Our pace picked up until Holden was moving at a jog, and when I looked back over my shoulder I couldn’t see the entrance gate or the house anymore. The New York skyline, however, was visible between the tombstones and stained-glass mausoleums.
God this place was creepy.
When Holden skidded to a stop outside one of the crypts, I almost slammed into him. I steadied myself by pressing one hand against his back, then sliding my fingers upwards so I could squeeze his shoulder. I think I meant to comfort him with the gesture, but it was more for me than for him. I needed to feel connected to something alive, or I would risk being sucked into the darkness. Holden might not be alive, but he was my best available option right then. Better a vampire than whatever lurked in the shadows behind us.
“It’s here.”
I didn’t need him to tell me, not anymore. Mingled with the smell of old blood he’d been chasing was a heady dose of the fresh stuff, and I had no problem smelling fresh blood from this close. The building we stood in front of was about ten feet tall and made of aged limestone. It had been designed to look Roman, with two columns leading to a classic peaked roof, with carvings of angry lions and gladiators in the edifice. There were two small windows made from yellow-and-green-stained glass, but what they were meant to depict—if anything—was impossible to tell.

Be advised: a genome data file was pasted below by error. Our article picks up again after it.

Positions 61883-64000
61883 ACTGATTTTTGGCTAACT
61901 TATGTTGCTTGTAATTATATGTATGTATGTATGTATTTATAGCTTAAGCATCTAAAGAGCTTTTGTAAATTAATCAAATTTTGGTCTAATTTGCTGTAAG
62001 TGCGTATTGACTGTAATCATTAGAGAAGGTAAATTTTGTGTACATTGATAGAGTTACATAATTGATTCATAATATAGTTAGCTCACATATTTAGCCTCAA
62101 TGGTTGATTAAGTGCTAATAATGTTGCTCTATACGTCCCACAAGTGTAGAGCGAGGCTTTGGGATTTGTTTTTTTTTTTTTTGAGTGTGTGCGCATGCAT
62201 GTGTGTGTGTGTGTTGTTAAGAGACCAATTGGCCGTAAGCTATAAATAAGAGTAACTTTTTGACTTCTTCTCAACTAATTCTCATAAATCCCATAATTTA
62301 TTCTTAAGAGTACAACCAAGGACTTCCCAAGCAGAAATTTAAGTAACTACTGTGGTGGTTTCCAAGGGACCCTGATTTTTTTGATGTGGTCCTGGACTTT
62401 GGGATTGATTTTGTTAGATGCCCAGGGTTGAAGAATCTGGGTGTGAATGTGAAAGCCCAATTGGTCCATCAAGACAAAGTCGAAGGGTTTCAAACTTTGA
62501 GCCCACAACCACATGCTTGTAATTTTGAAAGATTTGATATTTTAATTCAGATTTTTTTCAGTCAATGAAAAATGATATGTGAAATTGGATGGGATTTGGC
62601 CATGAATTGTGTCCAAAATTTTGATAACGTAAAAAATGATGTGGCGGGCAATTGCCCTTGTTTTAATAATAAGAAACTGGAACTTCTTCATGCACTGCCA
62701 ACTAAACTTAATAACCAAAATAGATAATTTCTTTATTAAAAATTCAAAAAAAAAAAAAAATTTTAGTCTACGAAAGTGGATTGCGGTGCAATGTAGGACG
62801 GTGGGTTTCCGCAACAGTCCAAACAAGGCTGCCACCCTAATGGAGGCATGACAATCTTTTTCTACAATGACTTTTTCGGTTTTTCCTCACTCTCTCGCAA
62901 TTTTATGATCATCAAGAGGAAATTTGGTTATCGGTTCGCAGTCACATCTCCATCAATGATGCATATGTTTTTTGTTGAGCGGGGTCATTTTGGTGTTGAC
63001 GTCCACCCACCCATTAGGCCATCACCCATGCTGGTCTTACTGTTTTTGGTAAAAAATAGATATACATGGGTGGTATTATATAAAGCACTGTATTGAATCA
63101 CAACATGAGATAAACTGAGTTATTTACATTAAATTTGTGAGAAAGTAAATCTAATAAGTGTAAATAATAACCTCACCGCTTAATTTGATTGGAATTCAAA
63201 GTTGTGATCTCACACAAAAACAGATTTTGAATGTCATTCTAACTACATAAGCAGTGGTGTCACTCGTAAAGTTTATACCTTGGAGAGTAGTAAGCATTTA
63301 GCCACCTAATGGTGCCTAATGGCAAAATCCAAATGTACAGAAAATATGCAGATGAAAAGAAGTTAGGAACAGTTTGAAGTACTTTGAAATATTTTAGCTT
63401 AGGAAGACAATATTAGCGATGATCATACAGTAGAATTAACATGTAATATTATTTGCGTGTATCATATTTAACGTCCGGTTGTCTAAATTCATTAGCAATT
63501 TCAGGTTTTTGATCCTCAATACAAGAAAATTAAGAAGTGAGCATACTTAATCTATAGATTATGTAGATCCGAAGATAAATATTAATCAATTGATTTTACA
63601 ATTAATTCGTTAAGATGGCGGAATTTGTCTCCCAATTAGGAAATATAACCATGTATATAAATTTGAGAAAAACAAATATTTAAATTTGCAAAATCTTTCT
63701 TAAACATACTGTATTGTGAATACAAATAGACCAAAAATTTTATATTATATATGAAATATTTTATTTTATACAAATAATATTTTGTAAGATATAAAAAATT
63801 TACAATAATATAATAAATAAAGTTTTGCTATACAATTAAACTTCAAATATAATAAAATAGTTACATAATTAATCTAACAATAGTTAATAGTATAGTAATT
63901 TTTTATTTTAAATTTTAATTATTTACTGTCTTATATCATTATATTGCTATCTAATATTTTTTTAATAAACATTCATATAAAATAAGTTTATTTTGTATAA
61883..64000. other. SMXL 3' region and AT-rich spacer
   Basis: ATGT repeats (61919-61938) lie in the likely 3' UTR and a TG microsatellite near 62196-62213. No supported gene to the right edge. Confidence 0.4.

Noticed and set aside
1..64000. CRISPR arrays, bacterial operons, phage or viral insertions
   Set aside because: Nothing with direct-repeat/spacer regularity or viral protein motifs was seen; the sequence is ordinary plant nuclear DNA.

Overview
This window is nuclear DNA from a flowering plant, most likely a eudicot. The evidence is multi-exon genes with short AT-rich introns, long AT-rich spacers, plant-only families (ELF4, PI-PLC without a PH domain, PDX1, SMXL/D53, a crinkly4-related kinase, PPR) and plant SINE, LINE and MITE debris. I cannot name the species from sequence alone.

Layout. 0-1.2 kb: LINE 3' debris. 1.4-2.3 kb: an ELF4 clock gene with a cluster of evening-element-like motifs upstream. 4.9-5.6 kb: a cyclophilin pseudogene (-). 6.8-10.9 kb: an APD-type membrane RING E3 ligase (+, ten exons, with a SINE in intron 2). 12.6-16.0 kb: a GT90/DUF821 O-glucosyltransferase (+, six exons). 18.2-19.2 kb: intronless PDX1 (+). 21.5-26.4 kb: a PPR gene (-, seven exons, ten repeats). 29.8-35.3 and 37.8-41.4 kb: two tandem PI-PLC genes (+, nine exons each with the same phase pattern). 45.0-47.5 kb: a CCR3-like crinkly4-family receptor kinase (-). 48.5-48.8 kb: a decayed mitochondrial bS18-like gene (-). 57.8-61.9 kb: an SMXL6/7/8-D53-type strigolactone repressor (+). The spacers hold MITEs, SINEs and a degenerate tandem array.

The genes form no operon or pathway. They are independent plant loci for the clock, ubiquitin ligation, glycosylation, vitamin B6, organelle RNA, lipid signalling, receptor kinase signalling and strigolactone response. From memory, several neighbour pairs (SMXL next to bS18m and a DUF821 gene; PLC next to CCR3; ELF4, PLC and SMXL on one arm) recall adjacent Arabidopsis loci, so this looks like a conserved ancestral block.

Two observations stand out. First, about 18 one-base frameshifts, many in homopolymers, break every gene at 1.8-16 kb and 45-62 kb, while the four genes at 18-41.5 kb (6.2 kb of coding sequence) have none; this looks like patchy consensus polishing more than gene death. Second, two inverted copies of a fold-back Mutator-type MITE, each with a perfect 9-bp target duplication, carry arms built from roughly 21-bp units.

What set these windows apart from similar ones we’d passed was that they were lit from within. The luminescence was so slight it could have been overlooked if we weren’t standing right outside, but from our position I could discern a faint, flickering firelight making the green glass look like sun-dappled tree leaves.
Then something inside made a hard scraping sound and I heard a meek whimper.
Not waiting for Holden to act, I pushed him aside and kicked in the door. The entrance hadn’t been designed to protect against forced entry, and the lock gave way with no protest. There was a small lantern on the floor, which was the source of the light. With Holden and I in the cramped chamber, the light cast a series of jittery shadows against the walls and threw our silhouettes into the dim graveyard, where they danced and shivered in the spaces between tombs.
We were otherwise alone.
I sniffed the air again, and the smell of blood was unmistakable. We were in the right place, but there was no fae in sight and no sign of the teens. My nerves felt so jangled and raw I worried I might shake apart then and there. How could we be so close and still not find them? I could smell Penny here, the unmistakable mixture of Love’s Baby Soft perfume and the sweetness of watermelon Lip Smackers. The scent was so innocent it threatened to squeeze all the air out of my lungs.